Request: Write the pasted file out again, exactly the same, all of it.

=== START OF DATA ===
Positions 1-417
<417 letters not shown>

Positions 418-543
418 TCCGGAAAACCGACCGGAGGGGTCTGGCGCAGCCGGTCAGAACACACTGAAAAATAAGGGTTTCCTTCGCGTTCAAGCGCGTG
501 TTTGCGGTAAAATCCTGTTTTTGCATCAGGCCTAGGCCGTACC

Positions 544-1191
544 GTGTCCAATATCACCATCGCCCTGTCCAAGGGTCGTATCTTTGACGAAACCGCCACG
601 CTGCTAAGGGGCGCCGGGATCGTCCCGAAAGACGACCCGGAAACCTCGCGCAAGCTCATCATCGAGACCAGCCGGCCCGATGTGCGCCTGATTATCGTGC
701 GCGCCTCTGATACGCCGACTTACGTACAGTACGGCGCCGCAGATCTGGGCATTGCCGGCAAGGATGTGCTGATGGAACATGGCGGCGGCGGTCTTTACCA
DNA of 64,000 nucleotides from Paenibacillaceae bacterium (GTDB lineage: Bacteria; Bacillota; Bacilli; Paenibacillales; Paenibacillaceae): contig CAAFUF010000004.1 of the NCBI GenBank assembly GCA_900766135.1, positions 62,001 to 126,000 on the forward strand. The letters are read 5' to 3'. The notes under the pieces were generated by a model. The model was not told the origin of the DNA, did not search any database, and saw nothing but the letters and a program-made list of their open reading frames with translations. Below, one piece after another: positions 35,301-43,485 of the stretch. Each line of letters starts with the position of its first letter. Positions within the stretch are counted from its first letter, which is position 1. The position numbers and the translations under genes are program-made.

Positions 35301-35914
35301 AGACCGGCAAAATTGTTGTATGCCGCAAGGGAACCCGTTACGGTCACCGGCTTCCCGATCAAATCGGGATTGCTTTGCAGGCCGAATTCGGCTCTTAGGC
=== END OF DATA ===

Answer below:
Positions 1-417
<417 letters not shown>

Positions 418-543
418 TCCGGAAAACCGACCGGAGGGGTCTGGCGCAGCCGGTCAGAACACACTGAAAAATAAGGGTTTCCTTCGCGTTCAAGCGCGTG
501 TTTGCGGTAAAATCCTGTTTTTGCATCAGGCCTAGGCCGTACC

Positions 544-1191
544 GTGTCCAATATCACCATCGCCCTGTCCAAGGGTCGTATCTTTGACGAAACCGCCACG
601 CTGCTAAGGGGCGCCGGGATCGTCCCGAAAGACGACCCGGAAACCTCGCGCAAGCTCATCATCGAGACCAGCCGGCCCGATGTGCGCCTGATTATCGTGC
701 GCGCCTCTGATACGCCGACTTACGTACAGTACGGCGCCGCAGATCTGGGCATTGCCGGCAAGGATGTGCTGATGGAACATGGCGGCGGCGGTCTTTACCA
DNA of 64,000 nucleotides from Paenibacillaceae bacterium (GTDB lineage: Bacteria; Bacillota; Bacilli; Paenibacillales; Paenibacillaceae): contig CAAFUF010000004.1 of the NCBI GenBank assembly GCA_900766135.1, positions 62,001 to 126,000 on the forward strand. The letters are read 5' to 3'. The notes under the pieces were generated by a model. The model was not told the origin of the DNA, did not search any database, and saw nothing but the letters and a program-made list of their open reading frames with translations. Below, one piece after another: positions 35,301-43,485 of the stretch. Each line of letters starts with the position of its first letter. Positions within the stretch are counted from its first letter, which is position 1. The position numbers and the translations under genes are program-made.

Positions 35301-35914
35301 AGACCGGCAAAATTGTTGTATGCCGCAAGGGAACCCGTTACGGTCACCGGCTTCCCGATCAAATCGGGATTGCTTTGCAGGCCGAATTCGGCTCTTAGGC